Update: Please refer to updates to superannuation from 1 July 2017 to see potential changes in contribution caps.

This article explains what the Salary Sacrifice Super Cap is, how to determine what your cap is and what happens if you exceed the cap.

The Superannuation Caps have been reducing over recent years and have reduced to a level where high income earners are now inadvertently exceeding the cap simply for being in receipt of compulsory SG contributions, without even making any personal voluntary contributions.

What is the Salary Sacrifice Super Cap?

The Salary Sacrifice Super Cap refers to the maximum amount that can be salary sacrificed without incurring additional ‘excess’ taxes. This is different from the SGC cap.

The following is important and is often forgotten when calculating the amount that can be Salary Sacrificed:

There is no cap specific to Salary Sacrifice contributions.

There are only two type of contribution caps:

1. the Concessional Contribution Cap; and

2. the Non Concessional Contribution Cap

Salary Sacrifice contributions fall under the umbrella of a Concessional Contribution. Concessional Contributions are contributions that have been made into a superannuation account and a tax deduction has been claimed by someone for making that contribution. This includes SG Levy contributions, Salary Sacrifice contributions, Self-Employed contributions and Personal Concessional Contributions.

Non-Concessional Contributions are after-tax contributions, where a tax deduction has not been claimed by the contributor.

The Concessional Contribution Caps are as follows:

2014-15 $30 000 $35 000 $35 000
2013-14 $25 000 $35 000 $25 000
2012-13 $25 000 $25 000 $25 000
2011-12 $25 000 $50 000 $50 000
2010-11 $25 000 $50 000 $50 000


How to Determine YOUR Salary Sacrifice Super Cap

The caps relate to ALL Concessional Contributions. So, for example, you will need to take away any employer SG contributions from the cap to determine the remaining amount in the cap that you can then Salary Sacrifice. All  concessional contributions will incur contributions tax.

For example, let’s assume that you are 45 years of age in the 2014/15 financial year and your salary (excluding SG contributions) is $100,000. Your Concessional Contribution cap (based on your age) is $30,000 for the year. Let’s also assume you are receiving┬ástandard compulsory SG contributions of 9.5% p.a. – equating to $9,500.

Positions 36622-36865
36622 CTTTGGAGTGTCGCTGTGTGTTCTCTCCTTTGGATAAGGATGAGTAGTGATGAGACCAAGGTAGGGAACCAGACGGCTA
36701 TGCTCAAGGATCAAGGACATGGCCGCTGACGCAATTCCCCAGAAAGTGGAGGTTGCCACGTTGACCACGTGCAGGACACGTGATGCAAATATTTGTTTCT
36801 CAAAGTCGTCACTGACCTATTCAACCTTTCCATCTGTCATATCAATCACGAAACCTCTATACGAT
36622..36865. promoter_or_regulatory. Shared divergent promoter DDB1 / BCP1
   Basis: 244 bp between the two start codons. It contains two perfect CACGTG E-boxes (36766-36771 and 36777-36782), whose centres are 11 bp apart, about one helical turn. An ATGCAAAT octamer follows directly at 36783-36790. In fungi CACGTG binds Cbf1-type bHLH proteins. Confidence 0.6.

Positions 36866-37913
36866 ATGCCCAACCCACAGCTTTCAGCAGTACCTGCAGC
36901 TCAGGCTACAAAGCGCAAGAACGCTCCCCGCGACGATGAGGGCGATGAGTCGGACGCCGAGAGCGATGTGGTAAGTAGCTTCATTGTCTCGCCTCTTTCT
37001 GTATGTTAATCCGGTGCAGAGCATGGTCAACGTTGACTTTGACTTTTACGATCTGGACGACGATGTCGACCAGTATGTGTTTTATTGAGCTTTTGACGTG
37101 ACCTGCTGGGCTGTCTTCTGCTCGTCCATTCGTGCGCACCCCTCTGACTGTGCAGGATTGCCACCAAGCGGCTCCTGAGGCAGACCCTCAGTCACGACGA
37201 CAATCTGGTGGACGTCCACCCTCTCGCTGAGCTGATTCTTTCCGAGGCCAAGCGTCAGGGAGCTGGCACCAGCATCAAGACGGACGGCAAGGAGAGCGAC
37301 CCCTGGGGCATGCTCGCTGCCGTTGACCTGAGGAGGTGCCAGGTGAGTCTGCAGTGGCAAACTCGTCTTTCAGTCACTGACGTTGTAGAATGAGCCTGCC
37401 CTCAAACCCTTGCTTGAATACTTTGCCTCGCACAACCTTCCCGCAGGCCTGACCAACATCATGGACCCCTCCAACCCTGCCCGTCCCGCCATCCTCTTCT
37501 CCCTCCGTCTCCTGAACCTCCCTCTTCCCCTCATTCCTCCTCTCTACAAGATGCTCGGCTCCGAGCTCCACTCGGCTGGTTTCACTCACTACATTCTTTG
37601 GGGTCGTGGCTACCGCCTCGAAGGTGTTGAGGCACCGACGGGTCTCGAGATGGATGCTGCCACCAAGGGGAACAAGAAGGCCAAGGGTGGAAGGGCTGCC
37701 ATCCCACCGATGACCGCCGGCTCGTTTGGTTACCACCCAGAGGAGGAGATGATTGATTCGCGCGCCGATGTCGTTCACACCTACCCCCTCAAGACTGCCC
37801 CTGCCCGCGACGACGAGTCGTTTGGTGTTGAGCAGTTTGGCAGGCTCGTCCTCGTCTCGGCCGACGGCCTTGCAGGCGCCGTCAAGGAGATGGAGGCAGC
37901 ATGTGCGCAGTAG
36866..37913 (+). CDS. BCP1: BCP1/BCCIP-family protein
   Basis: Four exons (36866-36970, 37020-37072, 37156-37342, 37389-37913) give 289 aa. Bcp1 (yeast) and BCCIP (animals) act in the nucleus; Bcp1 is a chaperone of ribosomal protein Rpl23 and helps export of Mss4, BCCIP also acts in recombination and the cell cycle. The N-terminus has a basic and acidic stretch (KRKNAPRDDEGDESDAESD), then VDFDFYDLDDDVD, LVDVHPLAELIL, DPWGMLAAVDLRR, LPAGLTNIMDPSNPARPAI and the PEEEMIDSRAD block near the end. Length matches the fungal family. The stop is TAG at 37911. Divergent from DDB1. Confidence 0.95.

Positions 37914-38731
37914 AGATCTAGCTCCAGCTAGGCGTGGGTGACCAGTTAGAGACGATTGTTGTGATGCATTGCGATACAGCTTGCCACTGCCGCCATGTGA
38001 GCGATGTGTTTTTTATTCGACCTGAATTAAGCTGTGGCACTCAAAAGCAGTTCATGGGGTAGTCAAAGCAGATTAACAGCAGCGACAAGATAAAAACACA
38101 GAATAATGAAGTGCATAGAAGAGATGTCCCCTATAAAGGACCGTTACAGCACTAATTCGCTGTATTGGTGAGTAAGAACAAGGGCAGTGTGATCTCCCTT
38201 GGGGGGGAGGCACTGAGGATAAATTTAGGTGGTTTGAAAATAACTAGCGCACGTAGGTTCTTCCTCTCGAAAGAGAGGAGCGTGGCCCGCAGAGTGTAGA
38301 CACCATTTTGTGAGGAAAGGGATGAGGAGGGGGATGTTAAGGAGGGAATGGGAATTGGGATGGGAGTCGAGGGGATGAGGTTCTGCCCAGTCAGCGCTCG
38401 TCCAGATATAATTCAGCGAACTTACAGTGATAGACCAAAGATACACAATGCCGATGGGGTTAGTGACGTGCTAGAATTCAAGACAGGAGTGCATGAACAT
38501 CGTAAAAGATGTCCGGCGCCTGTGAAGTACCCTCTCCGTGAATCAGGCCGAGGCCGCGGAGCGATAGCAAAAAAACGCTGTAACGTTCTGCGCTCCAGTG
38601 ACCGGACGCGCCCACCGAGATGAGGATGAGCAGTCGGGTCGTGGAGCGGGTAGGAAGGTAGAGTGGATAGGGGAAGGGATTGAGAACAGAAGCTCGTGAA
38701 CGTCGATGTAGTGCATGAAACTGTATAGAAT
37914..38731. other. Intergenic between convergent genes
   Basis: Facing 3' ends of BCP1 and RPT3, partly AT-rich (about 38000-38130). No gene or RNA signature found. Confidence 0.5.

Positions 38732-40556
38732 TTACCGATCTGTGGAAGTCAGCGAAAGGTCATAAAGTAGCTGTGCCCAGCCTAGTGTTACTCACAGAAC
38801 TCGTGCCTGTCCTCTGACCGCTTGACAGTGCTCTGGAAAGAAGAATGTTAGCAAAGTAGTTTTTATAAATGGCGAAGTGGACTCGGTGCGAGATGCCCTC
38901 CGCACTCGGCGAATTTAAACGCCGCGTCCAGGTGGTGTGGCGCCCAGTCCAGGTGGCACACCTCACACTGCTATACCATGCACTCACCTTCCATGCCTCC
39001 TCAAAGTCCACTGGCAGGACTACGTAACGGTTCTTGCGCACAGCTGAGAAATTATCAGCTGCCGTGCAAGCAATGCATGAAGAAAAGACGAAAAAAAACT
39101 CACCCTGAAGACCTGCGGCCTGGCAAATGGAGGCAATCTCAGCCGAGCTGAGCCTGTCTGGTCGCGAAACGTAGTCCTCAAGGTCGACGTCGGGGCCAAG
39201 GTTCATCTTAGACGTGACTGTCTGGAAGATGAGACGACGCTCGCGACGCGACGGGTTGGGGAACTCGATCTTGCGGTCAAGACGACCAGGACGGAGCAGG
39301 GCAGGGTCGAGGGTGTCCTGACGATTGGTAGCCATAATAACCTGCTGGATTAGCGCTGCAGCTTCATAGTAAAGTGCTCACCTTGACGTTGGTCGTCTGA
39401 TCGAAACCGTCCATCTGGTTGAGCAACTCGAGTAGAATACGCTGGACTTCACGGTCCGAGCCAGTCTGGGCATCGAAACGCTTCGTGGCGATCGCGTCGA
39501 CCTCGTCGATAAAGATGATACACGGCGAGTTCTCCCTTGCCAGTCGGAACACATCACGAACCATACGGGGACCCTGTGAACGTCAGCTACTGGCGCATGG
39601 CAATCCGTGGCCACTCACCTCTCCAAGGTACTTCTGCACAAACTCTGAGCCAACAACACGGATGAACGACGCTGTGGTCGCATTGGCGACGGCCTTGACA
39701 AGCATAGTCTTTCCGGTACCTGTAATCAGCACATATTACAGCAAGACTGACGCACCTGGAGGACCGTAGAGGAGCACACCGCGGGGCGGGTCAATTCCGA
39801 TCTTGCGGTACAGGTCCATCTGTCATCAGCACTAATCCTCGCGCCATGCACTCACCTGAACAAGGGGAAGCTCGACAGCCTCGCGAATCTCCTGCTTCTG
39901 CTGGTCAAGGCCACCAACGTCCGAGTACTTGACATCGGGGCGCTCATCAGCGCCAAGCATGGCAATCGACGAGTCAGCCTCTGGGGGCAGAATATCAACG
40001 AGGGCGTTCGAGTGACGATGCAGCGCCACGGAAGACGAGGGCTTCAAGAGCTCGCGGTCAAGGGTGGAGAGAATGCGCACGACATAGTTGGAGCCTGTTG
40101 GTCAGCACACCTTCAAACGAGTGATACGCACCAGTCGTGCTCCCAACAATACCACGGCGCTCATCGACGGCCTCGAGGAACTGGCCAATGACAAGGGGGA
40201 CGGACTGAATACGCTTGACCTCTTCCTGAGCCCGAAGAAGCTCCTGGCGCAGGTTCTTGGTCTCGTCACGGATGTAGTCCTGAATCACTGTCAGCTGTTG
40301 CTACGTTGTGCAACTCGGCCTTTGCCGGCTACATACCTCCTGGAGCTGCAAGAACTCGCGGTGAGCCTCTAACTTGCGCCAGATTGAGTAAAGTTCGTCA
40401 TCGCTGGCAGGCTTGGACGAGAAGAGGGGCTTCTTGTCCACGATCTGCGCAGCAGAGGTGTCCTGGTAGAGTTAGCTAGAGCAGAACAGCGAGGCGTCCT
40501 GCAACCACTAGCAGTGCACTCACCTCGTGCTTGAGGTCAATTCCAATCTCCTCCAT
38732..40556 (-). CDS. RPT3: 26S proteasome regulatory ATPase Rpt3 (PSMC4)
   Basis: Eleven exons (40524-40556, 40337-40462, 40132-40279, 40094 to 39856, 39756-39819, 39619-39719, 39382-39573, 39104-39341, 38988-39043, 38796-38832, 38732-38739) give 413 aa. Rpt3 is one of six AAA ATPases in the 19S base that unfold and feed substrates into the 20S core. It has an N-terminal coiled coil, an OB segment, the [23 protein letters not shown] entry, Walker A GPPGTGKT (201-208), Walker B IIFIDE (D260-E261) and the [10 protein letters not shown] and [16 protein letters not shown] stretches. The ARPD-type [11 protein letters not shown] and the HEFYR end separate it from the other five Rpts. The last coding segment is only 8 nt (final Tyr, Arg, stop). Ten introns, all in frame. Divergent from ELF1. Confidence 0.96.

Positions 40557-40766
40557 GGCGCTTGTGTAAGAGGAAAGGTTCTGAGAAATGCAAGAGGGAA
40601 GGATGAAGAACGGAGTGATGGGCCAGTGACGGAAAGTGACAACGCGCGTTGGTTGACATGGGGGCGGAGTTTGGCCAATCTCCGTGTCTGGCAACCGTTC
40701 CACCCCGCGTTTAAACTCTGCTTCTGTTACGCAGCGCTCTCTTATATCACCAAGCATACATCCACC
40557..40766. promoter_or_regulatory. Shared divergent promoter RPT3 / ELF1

Because the SG contributions are also Concessional Contributions, it would count towards your cap of $25,000. This means that you would have $15,500 remaining, which is essentially your Salary Sacrifice Super Cap. This is the amount that you could salary sacrifice up to without exceeding the cap.

As you are an employee and presumably not ‘substantially self-employed’, you would be unable to make Self-Employed Contributions or Personal Concessional Contributions and therefore do not need to be concerned with these types of contributions counting towards your Salary Sacrifice Super Cap.

Use our Salary Sacrifice Calculator here.

Read more here about how salary sacrificing should be included when calculating your co-contribution entitlements from the Goverment.

What Happens if you Exceed the Concessional Contribution Cap?

Exceeding the Concessional Contribution cap through SG and/or Salary Sacrifice contributions may result in the excess being taxed at your marginal tax rate.

There will also be an Excess Concessional Contributions (ECC) charge applicable. More information can be found here on the ATO website.


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Chris Strano

Chris Strano is a specialist independent superannuation author for SuperGuy.com.au - one of Australia's leading superannuation information resources.

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